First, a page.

Amendment to Energy Efficiency Bill Could Save Up to $3 Billion
The federal government is not on pace to reduce the number of federal data centers from 3,000 to fewer than 2,000 by 2015, a goal set by a consolidation effort aimed to reduce government waste and save roughly $3 billion in taxpayer dollars. Senators Michael Bennet (D-CO) and Tom Coburn (R-OK) are pushing a bipartisan proposal to help the government meet this goal by setting hard deadlines and requiring inventory and consolidation plans, since some agencies have been slow to act.
The senators filed an amendment to the Energy Savings and Industrial Competitiveness Act of 2013 (S.1392) currently being debated on the Senate floor.
“This proposal is one commonsense way that the federal government can help reduce the deficit and in the process cut its energy consumption,” Bennet said. “The administration has already identified this plan as a way to more efficiently use taxpayer dollars, but some agencies have been dragging their feet. It’s time to move forward and get the job done.”
“This bipartisan amendment makes the federal government more efficient by closing duplicative data centers that waste energy and scarce taxpayer dollars,” Dr. Coburn said.
Federal agencies have been instructed to develop consolidation plans under the administration’s Federal Data Center Consolidation Initiative (FDCCI), which would save up to $3 billion according to the Government Accountability Office (GAO). However, a number of agencies have been slow to begin to implement the plans – or, in some cases, to even take stock of the total number of centers they currently manage.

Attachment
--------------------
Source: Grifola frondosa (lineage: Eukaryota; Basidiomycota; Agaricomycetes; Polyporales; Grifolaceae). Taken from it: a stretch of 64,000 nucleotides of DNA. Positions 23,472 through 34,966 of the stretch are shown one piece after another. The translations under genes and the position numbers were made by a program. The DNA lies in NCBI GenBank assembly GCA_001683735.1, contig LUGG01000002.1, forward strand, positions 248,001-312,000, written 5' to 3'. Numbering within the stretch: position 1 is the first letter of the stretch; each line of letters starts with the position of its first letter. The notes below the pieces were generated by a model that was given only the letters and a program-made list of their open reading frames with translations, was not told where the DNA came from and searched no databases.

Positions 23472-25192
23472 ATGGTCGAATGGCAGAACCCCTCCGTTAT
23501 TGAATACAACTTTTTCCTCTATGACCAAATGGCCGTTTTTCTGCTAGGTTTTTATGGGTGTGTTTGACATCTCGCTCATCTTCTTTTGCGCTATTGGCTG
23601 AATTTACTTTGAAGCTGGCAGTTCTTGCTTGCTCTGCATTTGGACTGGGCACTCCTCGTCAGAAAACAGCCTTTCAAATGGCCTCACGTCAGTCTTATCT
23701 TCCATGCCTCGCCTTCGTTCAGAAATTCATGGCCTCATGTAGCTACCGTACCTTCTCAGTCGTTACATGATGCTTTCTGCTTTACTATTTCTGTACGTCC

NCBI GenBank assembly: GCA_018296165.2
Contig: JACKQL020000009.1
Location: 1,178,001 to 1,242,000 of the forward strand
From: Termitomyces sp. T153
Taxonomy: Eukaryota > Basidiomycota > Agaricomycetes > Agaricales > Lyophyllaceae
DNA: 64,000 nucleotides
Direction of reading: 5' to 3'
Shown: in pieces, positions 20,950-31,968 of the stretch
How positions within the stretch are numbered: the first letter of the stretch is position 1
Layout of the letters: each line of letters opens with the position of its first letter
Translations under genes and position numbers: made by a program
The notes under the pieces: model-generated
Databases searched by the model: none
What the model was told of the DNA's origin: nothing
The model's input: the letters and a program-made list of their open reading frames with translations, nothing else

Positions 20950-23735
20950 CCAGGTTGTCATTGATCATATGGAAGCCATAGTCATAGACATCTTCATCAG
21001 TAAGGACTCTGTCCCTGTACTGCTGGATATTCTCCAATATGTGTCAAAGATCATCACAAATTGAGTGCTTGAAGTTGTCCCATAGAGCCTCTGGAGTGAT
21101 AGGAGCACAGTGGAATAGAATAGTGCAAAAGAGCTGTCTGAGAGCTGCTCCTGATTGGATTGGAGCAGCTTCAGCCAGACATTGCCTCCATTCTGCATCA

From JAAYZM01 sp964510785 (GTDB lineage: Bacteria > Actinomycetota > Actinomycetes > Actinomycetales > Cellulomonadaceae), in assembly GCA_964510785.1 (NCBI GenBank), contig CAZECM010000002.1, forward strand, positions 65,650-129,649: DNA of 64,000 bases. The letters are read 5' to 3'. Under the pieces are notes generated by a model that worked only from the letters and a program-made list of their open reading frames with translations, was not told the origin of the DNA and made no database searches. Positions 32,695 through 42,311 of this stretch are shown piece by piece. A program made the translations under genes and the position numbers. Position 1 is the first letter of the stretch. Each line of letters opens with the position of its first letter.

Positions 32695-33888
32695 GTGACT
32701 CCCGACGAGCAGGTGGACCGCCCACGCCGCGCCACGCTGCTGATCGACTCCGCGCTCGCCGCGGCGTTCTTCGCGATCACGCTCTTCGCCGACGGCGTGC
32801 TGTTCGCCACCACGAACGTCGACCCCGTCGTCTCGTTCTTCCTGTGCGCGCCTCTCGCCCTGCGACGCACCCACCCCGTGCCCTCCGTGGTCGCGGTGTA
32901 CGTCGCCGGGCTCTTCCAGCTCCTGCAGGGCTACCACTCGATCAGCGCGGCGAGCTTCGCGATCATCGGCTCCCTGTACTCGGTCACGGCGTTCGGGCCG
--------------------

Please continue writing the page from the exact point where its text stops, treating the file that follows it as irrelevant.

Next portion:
Under the FDCCI, the federal government committed to shut down at least 1,100 of the nearly 3,000 known data centers it owns and operates. Analysis completed by the GAO and the Administration determined that this could save close to $3 billion by 2015, with additional savings in the years beyond. However, the GAO has also found that implementation of the initiative has been delayed because a number of agencies have failed to complete a full inventory of existing data centers or develop a comprehensive consolidation plan.
The Bennet-Coburn amendment would require participating federal agencies to submit a complete data center inventory and consolidation plan, which must include a timeline for implementation and cost-savings estimates, to the Office of Management and Budget by hard deadlines next year. Participating agencies must also submit annual updates on their progress for the next five years. In addition, the law would require an Inspector General review at each agency to ensure that the data center inventory is thorough, direct OMB to update Congress on cost savings realized to date, and ensure that GAO continue its annual reviews.
The GAO has publicly argued that legislation is needed to ensure that agencies move more decisively to close down unnecessary data centers. Senators Bennet and Coburn have worked closely with OMB and GAO to ensure that this legislation will help strengthen the initiative and achieve meaningful savings.